The Congress-JD(S) coalition government in Karnataka headed by Chief Minister H. D. Kumaraswamy is teetering on the brink of collapse, with 14 MLAs of the ruling coalition first shifted to Mumbai and from there by road to Goa to stop 'poaching'. All the ministers have resigned to give Kumaraswamy a free hand to induct some of the rebel MLAs as ministers.
Ten Congress and three JD(S) rebel MLAs had already submitted their resignations to the Speaker on Saturday triggering a major crisis for the 13-year-old coalition government. The Centre is keenly keeping an eye on the political developments in the state which had witnessed a fractured mandate after last year's Assembly elections.
The political spectacle that we are witnessing now in Karnataka began the day Kumaraswamy took oath as the Chief Minister, after a coalition was hurriedly cobbled up between the two major parties. Kumaraswamy is on record on having said that he did not know how long his government would last. He had also remarked that he was wearing a crown of thorns and only he knew how he was running the government, and at what cost.
Kumaraswamy shed tears in public several times and the Congress, itself a house divided, alleged that the main opposition party BJP was 'poaching' its MLAs. There is nothing to be surprised about because any opposition party will definitely try to reap benefits from the infighting that is going on inside the coalition.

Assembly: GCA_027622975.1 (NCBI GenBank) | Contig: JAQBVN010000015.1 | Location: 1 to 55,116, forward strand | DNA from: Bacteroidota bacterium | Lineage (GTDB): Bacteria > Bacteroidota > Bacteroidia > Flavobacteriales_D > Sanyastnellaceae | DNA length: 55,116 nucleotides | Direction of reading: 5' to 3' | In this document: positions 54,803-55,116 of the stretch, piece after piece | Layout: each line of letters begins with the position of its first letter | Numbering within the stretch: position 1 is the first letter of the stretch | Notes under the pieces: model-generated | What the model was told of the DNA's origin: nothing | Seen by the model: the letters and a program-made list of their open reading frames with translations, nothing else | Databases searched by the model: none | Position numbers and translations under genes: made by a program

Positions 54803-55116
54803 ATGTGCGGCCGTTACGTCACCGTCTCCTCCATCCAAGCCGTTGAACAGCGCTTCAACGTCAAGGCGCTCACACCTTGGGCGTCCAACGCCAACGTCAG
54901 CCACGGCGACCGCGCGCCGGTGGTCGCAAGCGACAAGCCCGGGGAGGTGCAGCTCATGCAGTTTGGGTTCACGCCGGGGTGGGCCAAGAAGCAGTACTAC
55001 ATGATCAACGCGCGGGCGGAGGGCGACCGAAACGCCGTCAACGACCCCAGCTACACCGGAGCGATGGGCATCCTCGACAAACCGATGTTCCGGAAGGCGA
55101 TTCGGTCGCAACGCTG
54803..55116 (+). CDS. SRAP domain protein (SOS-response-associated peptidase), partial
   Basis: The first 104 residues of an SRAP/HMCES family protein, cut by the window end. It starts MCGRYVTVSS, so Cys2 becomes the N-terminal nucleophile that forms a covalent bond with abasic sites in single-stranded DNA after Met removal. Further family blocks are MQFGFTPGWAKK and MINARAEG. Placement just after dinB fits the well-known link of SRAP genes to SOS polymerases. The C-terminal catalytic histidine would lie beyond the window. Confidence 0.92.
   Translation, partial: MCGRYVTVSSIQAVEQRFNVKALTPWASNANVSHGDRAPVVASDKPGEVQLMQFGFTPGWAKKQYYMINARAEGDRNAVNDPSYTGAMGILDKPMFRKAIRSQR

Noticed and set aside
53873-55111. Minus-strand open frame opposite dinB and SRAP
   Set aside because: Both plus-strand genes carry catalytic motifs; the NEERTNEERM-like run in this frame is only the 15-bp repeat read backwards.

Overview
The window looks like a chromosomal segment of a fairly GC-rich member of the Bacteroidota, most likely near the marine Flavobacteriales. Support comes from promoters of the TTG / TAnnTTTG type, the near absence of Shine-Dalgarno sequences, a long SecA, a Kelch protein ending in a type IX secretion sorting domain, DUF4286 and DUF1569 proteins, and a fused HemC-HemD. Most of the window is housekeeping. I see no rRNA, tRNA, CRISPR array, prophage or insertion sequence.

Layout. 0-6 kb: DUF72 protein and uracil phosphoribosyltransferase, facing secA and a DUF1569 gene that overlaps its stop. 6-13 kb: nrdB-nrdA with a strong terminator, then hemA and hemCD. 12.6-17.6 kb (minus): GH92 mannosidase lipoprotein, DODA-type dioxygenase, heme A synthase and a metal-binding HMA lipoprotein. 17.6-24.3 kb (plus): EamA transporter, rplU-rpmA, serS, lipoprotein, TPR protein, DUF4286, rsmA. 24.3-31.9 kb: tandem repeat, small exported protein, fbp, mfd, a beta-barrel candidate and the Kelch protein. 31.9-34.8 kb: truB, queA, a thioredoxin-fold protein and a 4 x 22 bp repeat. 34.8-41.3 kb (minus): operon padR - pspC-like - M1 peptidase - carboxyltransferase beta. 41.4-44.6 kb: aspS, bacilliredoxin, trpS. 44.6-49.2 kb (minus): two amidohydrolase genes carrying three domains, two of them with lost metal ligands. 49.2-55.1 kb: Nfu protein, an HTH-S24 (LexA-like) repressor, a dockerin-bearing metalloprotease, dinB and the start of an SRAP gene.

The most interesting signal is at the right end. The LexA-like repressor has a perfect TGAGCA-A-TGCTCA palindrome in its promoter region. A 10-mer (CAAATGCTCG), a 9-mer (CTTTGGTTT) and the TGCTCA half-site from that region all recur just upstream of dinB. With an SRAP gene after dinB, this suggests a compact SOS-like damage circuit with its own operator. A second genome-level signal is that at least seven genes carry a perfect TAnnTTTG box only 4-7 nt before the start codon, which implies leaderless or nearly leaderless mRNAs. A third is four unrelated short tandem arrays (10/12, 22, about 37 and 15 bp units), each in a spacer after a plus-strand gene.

The ball is now in the Speaker's court. He has to decide about the resignation letters submitted by the MLAs. The Chief Minister has openly offered ministerial posts to the dissidents, but the situation is right now in a fluid state.
I do not think the BJP will step in quickly to induct the rebel MLAs and stake claim to form a government. If it does so, the Congress party's charge that it was 'poaching' its MLAs will stick. Though the JD(S) has given a deadline to the Congress to put its house back in order, there are slim chances of the rebels returning. In such a circumstance, the Chief Minister may tender his resignation, and it would then be open to the Governor to decide the future course of action.
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The government must identify such people and action must be taken against them. Inciting people in the name of religion and injecting communal poison in a civil society is a crime.